St Thomas Apostle - The Worshipful Company of Parish Clerks

St Thomas Apostle

• St Thomas the Apostle was a parish church in Knightrider Street in the City. In existence by the late twelfth century, it was destroyed in the Great Fire in 1666 and not rebuilt.

• The patronage of the church belonged to the canons of St Paul's and it is mentioned in the register of the Dean and Chapter as early as 1181. John Stow implies that was rebuilt sometime in the late fourteenth century, describing John Barnes, Lord Mayor in 1371 as "a great builder of S. Thomas Apostles parish church as appeareth by his armes there both in stone and glasse".

• The parish was staunchly Royalist in the years leading up to the Civil War In 1642 the rector, named Cooper, was sequestered and imprisoned in Leeds Castle for his loyalty to the king.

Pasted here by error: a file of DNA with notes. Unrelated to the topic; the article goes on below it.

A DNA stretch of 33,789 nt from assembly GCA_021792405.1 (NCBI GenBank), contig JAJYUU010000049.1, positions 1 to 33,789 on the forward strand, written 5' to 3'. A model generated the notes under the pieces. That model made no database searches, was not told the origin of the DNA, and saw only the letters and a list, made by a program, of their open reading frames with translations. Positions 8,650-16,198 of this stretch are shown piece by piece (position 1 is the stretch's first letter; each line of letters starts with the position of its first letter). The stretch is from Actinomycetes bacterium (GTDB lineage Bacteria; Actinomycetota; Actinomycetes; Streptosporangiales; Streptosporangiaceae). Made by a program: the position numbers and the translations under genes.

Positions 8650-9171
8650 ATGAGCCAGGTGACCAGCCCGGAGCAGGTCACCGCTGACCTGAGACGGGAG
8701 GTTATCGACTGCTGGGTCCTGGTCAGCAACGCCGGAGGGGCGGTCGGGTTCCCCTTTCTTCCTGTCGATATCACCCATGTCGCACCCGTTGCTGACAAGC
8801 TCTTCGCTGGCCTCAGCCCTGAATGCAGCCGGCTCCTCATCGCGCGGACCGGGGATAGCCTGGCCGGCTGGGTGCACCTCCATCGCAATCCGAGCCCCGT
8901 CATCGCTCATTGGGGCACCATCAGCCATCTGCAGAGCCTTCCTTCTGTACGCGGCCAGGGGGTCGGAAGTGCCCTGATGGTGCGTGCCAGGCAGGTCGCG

• St Thomas the Apostle was not among the churches chosen for re-building after the Great Fire, instead the parish was united with that of St Mary Aldermary.

• Part of the site was used for the creation of Queen Street, though a small portion of the churchyard survived.

• The site of the church is marked by a plaque in Great St Thomas Apostle Street.

• Edmund Allen, Bishop of Rochester, is said to have been buried in the church.


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